Thursday, August 6, 2009
Loew-Cornell Style Stix - for Sue
Some time ago, Sue from PencilPix had asked me about some tools from Loew-Cornell that I had picked up and started using for pastel blending. I promised that I would tell her how they held up on sanded surfaces once I'd had a chance to try them on one.
Well, I'm about half-way through a painting on Colour-Fix (about 9 x 12 inches in size) which is very rough in my opinion and I've also used these on the WIP painting of the Lab that I show here on my blog. The Lab is being painted on PastelMat which is not really a sanded surface but is still an abrasive surface which would certainly test these blenders also.
The Style Stix are actually made to be used for painting and not blending pastels but they work beautifully for blending in my opinion. I purposely left one of the Stix unused so you could compare it to the others. The Style Stix come 4 to a package and in this instance, they are cone-shaped which is great for getting into tight spaces. I haven't been exceedingly rough in my blending but I haven't taken it easy on them either and they seem to be holding up very well. If I'd used a paper tortillon, it would be nearly shredded by now.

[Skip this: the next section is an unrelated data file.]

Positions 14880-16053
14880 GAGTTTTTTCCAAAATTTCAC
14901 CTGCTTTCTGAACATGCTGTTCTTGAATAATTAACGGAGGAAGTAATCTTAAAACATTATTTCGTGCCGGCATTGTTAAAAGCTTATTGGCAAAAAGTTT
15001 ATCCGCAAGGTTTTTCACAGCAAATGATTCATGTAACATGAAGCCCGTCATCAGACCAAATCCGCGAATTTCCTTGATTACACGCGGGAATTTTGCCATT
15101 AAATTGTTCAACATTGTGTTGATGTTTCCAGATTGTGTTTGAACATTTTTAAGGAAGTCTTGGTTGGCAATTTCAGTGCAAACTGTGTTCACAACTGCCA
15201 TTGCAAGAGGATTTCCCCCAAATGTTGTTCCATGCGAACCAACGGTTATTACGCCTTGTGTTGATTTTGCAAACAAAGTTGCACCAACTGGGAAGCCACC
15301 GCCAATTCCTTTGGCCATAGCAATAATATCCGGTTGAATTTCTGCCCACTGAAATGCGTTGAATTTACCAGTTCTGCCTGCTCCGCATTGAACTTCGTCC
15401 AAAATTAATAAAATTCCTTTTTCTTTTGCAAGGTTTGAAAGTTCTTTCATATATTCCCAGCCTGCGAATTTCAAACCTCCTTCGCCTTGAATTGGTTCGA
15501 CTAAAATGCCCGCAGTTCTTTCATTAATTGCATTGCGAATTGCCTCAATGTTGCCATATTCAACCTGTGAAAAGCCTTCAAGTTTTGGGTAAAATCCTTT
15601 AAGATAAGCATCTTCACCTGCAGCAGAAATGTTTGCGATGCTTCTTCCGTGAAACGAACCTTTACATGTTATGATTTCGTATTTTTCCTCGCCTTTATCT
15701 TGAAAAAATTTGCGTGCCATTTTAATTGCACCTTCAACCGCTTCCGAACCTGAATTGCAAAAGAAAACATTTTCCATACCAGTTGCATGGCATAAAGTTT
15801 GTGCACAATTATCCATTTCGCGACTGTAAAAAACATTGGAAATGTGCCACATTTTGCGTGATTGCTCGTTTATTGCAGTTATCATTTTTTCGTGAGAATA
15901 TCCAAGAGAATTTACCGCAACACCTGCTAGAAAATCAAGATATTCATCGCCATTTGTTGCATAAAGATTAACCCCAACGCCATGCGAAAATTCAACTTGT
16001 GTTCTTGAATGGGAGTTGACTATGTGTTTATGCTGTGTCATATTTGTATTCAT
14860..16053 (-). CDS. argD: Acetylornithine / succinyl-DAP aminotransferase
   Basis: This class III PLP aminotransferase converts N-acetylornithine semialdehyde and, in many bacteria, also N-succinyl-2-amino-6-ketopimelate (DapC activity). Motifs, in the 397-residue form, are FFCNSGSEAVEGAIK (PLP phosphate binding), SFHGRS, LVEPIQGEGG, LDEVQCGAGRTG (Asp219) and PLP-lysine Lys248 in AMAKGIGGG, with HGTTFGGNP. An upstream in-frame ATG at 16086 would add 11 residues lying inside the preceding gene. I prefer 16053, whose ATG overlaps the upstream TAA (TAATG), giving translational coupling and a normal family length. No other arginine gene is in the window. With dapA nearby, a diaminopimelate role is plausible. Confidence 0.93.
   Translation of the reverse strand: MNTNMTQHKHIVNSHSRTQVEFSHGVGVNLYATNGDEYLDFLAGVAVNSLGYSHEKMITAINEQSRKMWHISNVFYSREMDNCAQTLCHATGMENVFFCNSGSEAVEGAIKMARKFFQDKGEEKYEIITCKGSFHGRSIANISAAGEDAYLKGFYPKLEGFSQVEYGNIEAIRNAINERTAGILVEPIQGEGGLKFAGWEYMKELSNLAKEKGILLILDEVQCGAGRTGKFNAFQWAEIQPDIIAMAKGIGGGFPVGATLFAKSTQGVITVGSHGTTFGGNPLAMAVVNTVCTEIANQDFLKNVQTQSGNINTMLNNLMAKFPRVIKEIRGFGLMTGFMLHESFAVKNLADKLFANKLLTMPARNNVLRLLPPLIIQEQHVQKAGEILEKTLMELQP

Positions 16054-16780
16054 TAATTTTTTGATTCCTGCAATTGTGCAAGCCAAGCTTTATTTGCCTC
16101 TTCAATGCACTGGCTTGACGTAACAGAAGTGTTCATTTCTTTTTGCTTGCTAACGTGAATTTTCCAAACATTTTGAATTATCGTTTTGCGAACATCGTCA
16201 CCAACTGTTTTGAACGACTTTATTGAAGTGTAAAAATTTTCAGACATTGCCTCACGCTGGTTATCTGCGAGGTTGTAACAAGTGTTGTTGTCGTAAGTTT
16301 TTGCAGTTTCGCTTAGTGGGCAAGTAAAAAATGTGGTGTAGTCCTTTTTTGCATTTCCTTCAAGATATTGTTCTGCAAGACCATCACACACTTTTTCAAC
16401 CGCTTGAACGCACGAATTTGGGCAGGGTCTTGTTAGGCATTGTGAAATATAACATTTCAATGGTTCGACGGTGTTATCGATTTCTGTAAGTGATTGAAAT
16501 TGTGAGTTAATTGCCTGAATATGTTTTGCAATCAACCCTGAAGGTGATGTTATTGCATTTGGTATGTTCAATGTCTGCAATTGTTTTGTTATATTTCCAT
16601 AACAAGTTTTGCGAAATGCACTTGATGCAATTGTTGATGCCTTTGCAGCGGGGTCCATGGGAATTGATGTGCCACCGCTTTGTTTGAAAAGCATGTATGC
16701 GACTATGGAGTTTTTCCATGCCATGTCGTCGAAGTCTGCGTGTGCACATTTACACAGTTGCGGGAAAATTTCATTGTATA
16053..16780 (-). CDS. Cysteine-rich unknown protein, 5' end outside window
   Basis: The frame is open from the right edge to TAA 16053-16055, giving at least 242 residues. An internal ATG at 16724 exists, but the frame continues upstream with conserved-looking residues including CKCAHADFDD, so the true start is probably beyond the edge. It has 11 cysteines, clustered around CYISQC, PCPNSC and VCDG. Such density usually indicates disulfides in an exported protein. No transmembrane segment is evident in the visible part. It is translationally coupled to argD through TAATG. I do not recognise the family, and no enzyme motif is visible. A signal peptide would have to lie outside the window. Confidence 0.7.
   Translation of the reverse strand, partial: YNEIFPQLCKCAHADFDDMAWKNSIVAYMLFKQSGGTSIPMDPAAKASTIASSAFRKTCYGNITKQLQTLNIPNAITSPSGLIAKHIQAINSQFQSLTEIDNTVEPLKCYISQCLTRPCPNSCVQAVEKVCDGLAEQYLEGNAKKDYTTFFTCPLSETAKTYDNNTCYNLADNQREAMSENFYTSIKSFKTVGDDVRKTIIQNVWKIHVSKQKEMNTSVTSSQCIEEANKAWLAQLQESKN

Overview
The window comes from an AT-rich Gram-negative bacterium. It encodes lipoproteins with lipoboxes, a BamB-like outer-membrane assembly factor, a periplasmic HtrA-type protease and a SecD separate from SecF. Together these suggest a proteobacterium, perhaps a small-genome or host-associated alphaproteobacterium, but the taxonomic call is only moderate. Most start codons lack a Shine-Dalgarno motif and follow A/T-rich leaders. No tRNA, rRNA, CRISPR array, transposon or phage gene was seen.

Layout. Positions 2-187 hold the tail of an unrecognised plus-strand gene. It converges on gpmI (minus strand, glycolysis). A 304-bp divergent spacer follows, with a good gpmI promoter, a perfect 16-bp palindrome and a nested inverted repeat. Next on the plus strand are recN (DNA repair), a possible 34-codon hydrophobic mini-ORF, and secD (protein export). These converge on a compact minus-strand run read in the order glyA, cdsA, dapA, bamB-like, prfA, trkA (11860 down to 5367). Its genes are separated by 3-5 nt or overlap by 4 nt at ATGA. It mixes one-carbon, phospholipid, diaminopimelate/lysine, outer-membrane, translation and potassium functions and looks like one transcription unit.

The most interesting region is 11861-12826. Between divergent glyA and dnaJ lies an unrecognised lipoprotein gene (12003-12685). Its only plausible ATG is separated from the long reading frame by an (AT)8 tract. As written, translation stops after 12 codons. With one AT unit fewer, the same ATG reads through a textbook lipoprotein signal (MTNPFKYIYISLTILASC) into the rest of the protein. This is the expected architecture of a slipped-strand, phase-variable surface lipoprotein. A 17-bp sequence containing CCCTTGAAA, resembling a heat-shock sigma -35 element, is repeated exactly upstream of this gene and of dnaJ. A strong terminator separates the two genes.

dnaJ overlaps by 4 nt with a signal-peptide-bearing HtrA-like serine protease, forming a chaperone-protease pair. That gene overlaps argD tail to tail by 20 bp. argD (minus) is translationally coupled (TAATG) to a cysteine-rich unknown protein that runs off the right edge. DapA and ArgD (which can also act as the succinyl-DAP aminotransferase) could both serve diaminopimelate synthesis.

I don't know the exact material these are made from, but it seems to be a very dense foam-like substance. Even though they do stain, I can wipe the excess color from them and don't get any unwanted transfer from one area of the painting to another. And they can also be washed when they get really dirty.
Because they are cone-shaped, these haven't been used over large areas. I've mainly used them to blend in corners or other small areas and I've not needed to be very aggressive with them. There are other shapes available from Loew-Cornell also. You can go to their website to check them out - just scroll down the frame showing the product line and they're right after the yellow "Sponge-It" tools.
You can click on my photos above and enlarge them to see how the Style Stix have handled the abuse I've given them to date. I don't think what I've done so far is much of a test, but, as I said, a paper tortillon would be fairly well shredded on the end by now. I don't know how long these will last but they weren't exceedingly expensive (about $6/$7 for the package) as Loew-Cornell is known for making inexpensive products for artists. Because of the low price, I have doubts that they'll last forever, but for me, they're certainly a good thing to have on hand.